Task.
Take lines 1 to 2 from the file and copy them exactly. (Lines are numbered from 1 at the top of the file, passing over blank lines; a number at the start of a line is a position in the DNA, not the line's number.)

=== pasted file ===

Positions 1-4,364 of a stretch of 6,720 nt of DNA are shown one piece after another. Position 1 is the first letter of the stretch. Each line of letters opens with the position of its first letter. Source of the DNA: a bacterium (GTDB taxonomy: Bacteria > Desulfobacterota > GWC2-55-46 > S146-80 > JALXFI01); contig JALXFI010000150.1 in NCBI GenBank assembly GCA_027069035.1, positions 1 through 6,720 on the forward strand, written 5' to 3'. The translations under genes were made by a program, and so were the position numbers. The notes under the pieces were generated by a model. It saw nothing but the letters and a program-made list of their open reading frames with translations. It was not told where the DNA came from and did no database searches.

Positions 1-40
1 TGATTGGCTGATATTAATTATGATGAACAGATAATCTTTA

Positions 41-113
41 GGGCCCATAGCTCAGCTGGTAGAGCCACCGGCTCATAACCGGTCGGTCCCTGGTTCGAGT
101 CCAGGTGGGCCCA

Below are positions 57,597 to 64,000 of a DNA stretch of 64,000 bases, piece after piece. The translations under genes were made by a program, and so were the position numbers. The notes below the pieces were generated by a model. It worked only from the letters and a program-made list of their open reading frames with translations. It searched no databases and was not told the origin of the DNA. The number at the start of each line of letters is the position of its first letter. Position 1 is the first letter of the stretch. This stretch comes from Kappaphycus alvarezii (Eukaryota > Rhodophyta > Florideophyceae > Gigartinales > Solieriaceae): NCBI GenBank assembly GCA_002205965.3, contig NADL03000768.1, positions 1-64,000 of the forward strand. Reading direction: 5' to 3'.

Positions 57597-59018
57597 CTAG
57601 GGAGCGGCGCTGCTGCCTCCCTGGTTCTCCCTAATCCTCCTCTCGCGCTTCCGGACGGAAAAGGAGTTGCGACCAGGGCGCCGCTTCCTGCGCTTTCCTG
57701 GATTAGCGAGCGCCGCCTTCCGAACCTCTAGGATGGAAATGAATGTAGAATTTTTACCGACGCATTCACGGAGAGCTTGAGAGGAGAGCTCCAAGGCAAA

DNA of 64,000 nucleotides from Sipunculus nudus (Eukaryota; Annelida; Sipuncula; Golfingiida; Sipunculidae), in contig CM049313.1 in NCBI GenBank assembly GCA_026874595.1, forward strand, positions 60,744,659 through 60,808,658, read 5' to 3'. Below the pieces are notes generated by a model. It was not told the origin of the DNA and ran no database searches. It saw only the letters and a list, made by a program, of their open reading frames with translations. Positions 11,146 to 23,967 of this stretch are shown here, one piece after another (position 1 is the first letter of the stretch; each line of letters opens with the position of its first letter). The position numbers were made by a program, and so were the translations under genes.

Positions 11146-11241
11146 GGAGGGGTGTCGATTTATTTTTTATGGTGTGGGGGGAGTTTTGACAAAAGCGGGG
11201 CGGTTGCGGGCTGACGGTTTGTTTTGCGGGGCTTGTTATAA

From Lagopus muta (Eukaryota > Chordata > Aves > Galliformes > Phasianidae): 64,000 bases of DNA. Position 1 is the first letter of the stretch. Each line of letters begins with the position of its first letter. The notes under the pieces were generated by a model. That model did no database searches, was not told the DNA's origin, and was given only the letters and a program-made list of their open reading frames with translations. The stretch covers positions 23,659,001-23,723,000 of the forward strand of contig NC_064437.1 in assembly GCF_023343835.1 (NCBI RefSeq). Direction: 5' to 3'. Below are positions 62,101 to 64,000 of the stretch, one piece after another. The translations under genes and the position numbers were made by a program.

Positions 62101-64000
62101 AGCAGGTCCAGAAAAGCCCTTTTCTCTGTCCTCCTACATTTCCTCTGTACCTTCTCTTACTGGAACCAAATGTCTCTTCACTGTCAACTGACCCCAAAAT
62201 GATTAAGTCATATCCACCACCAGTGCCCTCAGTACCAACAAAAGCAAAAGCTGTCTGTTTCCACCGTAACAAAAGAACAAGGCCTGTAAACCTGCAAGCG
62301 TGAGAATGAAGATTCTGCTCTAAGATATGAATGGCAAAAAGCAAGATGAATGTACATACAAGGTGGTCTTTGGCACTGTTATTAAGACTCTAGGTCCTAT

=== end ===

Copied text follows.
Positions 1-4,364 of a stretch of 6,720 nt of DNA are shown one piece after another. Position 1 is the first letter of the stretch. Each line of letters opens with the position of its first letter. Source of the DNA: a bacterium (GTDB taxonomy: Bacteria > Desulfobacterota > GWC2-55-46 > S146-80 > JALXFI01); contig JALXFI010000150.1 in NCBI GenBank assembly GCA_027069035.1, positions 1 through 6,720 on the forward strand, written 5' to 3'. The translations under genes were made by a program, and so were the position numbers. The notes under the pieces were generated by a model. It saw nothing but the letters and a program-made list of their open reading frames with translations. It was not told where the DNA came from and did no database searches.

Positions 1-40